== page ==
The Supreme Court of the United States, on April 28, 2022, held that emotional distress damages are not available for private discrimination claims under the federal Rehabilitation Act of 1973 and the Affordable Care Act (ACA).
The high court ruled 6-3 in Cummings v. Premier Rehab Keller PLLC in favor of a rehabilitation provider that had faced discrimination claims from an individual with a disability under implied causes of action in the Rehabilitation Act and ACA. The ACA and the Rehabilitation Act prohibit healthcare companies and companies receiving federal financial assistance, respectively, from discriminating on the basis of protected characteristics, including race, sex, disability, and age.
Jane Cummings, who is deaf and legally blind, alleged that Premier Rehab Keller PLLC discriminated against her based on a disability after the rehab center refused her request for an American Sign Language (ASL) interpreter at her physical therapy sessions. The rehab center allegedly told Cummings that her therapist could communicate with her in other ways. Premier Rehab is subject to the Rehabilitation Act because it receives reimbursement through Medicare and Medicaid for the provision of some services and subject to the ACA as a healthcare provider.
The high court said that based on its 2002 decision in Barnes v. Gorman, statutes prohibiting discrimination passed under the U.S. Constitution’s spending clause, like the Rehabilitation Act and the ACA, create implied private causes of action, though remedies available for such claims are limited. In the Barnes case, the court held that punitive damages are not available for private claims under the Rehabilitation Act and Title II of the Americans with Disabilities Act of 1990 (ADA).
In an opinion by Chief Justice John Roberts, the high court reasoned that the available remedies in such cases turn on the contractual relationship created by the spending laws, in which an offer of federal financial assistance is conditioned on a promise not to discriminate. Since emotional distress damages are not generally available in breach of contract claims, it follows that they are not available under the Rehabilitation Act and the ACA, the high court said.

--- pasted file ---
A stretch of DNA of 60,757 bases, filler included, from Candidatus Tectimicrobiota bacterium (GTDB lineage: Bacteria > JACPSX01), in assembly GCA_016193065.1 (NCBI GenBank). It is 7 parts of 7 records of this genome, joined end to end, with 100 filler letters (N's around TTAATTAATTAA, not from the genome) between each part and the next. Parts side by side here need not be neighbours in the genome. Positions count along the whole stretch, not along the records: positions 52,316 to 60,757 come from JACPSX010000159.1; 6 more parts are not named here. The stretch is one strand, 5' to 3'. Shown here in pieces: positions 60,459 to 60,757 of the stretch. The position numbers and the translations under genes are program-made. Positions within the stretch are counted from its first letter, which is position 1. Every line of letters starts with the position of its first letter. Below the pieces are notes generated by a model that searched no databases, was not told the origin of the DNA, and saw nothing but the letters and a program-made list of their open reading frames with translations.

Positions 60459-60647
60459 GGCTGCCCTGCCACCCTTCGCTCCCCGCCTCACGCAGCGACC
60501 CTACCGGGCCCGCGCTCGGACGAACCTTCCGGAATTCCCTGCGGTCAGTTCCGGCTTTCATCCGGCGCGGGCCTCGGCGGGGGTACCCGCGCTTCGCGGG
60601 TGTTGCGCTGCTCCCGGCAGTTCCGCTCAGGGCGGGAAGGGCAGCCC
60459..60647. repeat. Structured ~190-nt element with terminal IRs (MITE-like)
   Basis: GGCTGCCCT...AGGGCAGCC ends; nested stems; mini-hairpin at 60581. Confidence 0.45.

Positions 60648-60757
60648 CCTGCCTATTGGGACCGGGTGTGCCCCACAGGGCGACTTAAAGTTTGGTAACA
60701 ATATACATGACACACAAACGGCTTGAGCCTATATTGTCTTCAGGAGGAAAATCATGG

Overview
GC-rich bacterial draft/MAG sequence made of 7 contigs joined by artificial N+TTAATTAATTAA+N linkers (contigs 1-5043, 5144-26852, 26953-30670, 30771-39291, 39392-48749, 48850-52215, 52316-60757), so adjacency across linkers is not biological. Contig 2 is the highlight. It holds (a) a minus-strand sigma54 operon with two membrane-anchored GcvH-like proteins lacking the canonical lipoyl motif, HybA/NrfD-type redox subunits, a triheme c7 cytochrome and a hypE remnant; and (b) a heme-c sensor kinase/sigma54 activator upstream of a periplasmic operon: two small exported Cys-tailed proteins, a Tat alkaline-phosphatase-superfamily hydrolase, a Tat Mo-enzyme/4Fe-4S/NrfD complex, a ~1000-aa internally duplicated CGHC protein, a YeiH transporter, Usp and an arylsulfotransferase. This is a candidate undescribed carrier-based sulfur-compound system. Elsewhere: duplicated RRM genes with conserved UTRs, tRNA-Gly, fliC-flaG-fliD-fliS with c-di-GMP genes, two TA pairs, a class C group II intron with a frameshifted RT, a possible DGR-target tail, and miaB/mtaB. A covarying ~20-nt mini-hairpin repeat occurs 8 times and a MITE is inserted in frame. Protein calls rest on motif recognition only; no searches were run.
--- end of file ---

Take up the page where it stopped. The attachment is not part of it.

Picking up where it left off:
Cummings had argued that emotional distress damages are available because such damages are recoverable in certain breach of contract claims where a contract breach is likely to cause a severe emotional disturbance. The sort of discrimination claim in this case, Cummings contended, is particularly likely to cause such an emotional disturbance.
However, the high court said the emotional distress damages in breach of contract cases remains the exception, rather than the rule. Therefore, companies receiving money under the ACA and Rehabilitation Act are not on notice that they could face such damages in exchange for receiving federal funds, the high court said.
Justice Brett Kavanaugh filed a concurring opinion, which Justice Neil Gorsuch signed, that sided against emotional distress damages but called the breach of contract analogy an “imperfect way to determine the remedies.” He suggested that courts refrain from expanding implied causes of action or available remedies under the relevant statutes on separation of powers grounds.
The Supreme Court’s holding limits the type of damages that are recoverable in private causes of action for discrimination under the ACA and the Rehabilitation Act against healthcare companies and companies receiving federal financial assistance, respectively, specifically blocking emotional distress damages. Other remedies, such as injunctive relief, economic damages and attorneys’ fees, remain available under these laws. Even though the case limited the damages recoverable, it serves as an important reminder that ASL interpreters are often required under these laws, particularly in healthcare settings. The case also serves to remind that Title III of the ADA is not the only law protecting persons with disabilities and the Rehabilitation Act and the ACA have both additional and different requirements than those under Title III.
© 2022, Ogletree, Deakins, Nash, Smoak & Stewart, P.C., All Rights Reserved.National Law Review, Volume XII, Number 140